MIKBUG is a ROM monitor from Motorola for the Motorola 6800 8-bit microprocessor. It is intended to "be used to debug and evaluate a user's program".[1]

MIKBUG was part of the extensive M6800 microcomputer support developed by Motorola's Application Engineering Group.

MIKBUG was distributed by Motorola in 1974[2] on a 1 K ROM chip part number MCM6830L7. It occupied 512 bytes on the chip, where the remainder was occupied by a 256 byte MINIBUG monitor—a stripped-down version of MIKBUG—and a 256 byte "test pattern" (really just a different and unused revision of MINIBUG). It requires 128 bytes of random-access memory for operation. Its functionality was similar to other monitors of the early microcomputer era, such as the Intel MON-80 for the Intel 8080.

MIKBUG is initiated when power is first applied to the system, or when the system RESET button is pressed. It assumes the presence of a terminal that the user will use to issue commands.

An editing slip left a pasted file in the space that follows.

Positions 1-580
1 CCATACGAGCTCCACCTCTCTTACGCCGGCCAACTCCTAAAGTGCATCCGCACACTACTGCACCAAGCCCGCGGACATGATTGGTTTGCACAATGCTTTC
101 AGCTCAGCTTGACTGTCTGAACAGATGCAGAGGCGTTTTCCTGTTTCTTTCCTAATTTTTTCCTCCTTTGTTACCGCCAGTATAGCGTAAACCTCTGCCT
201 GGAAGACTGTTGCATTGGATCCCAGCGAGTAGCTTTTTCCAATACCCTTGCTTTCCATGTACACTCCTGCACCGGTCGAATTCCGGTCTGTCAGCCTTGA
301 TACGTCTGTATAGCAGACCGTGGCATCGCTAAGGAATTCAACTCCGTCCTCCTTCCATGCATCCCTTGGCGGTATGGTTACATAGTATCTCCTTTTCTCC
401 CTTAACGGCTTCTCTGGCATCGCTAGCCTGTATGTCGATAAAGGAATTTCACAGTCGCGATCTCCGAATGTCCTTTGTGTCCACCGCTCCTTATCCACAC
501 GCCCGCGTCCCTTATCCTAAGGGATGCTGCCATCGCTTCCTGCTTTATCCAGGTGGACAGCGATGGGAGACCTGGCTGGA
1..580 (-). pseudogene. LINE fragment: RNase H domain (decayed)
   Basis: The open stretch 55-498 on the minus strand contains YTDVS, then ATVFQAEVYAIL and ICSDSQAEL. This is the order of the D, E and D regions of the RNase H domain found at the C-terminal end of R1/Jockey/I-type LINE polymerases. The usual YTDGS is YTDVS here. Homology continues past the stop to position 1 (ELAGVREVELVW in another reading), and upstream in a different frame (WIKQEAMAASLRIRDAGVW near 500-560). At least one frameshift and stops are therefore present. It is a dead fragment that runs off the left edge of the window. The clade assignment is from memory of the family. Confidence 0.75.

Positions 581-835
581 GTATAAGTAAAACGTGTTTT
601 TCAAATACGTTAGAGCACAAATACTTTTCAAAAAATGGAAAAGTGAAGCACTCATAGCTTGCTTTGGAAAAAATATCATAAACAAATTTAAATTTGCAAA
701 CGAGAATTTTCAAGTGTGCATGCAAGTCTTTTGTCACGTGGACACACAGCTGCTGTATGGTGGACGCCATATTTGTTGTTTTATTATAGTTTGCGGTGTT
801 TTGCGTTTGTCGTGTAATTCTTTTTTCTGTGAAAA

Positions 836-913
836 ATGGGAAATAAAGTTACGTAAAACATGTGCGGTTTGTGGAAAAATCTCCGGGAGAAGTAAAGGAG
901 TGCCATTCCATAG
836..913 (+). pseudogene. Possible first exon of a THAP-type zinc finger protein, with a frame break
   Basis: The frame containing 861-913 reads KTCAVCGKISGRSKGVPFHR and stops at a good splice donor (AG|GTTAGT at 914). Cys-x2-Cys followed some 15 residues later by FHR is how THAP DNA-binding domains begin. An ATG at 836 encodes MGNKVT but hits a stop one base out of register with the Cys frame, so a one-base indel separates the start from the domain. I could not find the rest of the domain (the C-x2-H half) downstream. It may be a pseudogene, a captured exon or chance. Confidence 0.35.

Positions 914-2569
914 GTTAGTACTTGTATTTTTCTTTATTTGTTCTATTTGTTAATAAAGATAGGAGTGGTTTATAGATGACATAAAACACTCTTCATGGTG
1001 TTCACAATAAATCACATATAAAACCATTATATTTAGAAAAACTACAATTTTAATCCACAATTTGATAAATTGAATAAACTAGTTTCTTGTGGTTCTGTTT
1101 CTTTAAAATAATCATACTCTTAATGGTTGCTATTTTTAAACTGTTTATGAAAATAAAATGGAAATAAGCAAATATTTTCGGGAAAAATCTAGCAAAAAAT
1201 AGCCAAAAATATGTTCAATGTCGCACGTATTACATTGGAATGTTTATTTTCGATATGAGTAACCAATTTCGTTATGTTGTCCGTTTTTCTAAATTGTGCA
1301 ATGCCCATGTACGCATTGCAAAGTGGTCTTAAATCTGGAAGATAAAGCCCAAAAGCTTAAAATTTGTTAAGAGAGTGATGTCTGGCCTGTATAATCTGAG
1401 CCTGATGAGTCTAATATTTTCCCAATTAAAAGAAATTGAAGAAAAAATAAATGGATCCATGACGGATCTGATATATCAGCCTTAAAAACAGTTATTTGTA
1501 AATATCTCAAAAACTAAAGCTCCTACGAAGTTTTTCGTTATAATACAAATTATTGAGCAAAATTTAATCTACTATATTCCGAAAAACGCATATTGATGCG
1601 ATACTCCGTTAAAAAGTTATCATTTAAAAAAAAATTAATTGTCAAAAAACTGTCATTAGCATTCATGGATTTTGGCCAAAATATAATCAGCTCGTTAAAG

List of commands and functionsEdit

Command Function
L Load a program from a paper tape reader on the attached terminal. The program tapes may be a "formatted binary object tapes or MIKBUG punched memory dump tapes".
M Examine or change memory contents.
P Print and/or punch memory contents. The user stores the beginning address in locations A002h and A003h, and the ending address in A004h and A005h before entering this command. The data is punched in absolute binary format.
R Display the contents of the CPU registers.
A Change the contents of a register.
G Run a user's program.

Callable functions include input and output of a character on the terminal, input and output of a byte in hexadecimal format, print a string terminated by EOT, and terminate the current program and return control to MIKBUG.[2]

MIKBUG allows the user to install an interrupt handler using the M command to specify the handler address.

Listings of MIKBUG and MINIBUG monitors are available online.[1]

ReferencesEdit

  1. ^ a b Wiles, Mike; Felix, Andre (1973). Engineering Note 100 – MCM6830L7 MIKBUG/MINIBUG ROM (PDF). Motorola Semiconductor Products Inc. Archived (PDF) from the original on 2022-08-19. Retrieved 2022-07-11. (24 pages)
  2. ^ a b Rathkey, John (February 1977). "A MIKBUG Roadmap..." BYTE. Vol. 2, no. 2. Peterborough, New Hampshire, USA: BYTE Publications Inc. pp. 96–99. Retrieved 2022-07-11.